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The FIFINE AmpliGame AM8 looks fantastic and would complement almost any build setup. It looks well with my desk setup in the black ball pattern. I like simple, elegant RGB lighting on all of my peripherals, so when I noticed that the lighting could be customized and was not too bright on the microphone, I was pleased to have it as part of my setup. Because I use the wallpaper engine for changing both my desktop background and the backlighting of my other devices, I find it necessary to change them quite often.
The lighting touch button allows you to choose from three distinct lighting settings and eight different static colors. You have the option to choose between a full RGB flowing mode, a breathing full RGB gradient mode, and a static mode that allows you to pick between the eight distinct lighting settings.
There are enough color choices for me to be able to match schemes with everything. However, I would like to see an option to gradually cycle over the breathing gradient mode to remain with a “somewhere in-between” hue. Pressing down the lighting touch button will turn off the lights and save the current hue or mode for when you put the lights back on with the microphone turned on. Even if you remove and re-plug the mic.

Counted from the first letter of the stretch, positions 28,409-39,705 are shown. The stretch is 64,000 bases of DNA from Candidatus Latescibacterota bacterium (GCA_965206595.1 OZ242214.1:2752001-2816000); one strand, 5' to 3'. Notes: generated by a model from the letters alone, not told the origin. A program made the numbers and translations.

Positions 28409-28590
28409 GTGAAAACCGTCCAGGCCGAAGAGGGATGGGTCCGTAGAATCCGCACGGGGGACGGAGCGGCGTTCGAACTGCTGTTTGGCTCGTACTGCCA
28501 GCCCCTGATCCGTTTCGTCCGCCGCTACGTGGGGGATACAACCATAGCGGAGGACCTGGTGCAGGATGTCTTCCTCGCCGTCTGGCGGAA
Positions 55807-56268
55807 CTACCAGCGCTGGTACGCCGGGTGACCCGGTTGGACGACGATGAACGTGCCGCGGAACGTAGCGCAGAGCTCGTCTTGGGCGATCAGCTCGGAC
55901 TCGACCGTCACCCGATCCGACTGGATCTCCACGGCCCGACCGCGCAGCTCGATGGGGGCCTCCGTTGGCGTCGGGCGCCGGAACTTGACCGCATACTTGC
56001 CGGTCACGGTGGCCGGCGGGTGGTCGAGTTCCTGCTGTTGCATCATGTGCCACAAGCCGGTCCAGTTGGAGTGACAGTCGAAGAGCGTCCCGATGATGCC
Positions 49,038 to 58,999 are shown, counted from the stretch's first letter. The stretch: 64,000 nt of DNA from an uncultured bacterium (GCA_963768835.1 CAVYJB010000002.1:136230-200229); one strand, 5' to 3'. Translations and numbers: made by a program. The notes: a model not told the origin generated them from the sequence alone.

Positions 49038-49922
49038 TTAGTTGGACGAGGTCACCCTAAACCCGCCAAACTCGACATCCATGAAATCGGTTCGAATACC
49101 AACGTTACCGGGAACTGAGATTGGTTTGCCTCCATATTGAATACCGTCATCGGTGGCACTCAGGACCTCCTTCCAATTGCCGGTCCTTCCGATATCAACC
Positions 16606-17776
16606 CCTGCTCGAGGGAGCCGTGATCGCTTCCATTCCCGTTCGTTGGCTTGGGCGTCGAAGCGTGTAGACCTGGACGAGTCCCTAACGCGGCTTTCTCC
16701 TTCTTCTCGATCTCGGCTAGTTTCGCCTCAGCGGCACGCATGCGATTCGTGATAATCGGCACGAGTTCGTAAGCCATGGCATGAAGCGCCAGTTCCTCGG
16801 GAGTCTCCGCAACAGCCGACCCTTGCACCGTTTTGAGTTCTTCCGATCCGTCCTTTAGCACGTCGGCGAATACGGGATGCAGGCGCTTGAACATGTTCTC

The touch button is responsive, making it simple to cycle through all of the settings and select the lighting that you want. It does have some basic settings and color selections, but it is an excellent addition when you want elegant and simple RGB lights with a microphone. Because the LEDs need USB power, a USB connection is required for the lights to function. So, in order to use this microphone and its XLR connection, you must also use the USB connector to provide power for lighting if that feature is desired.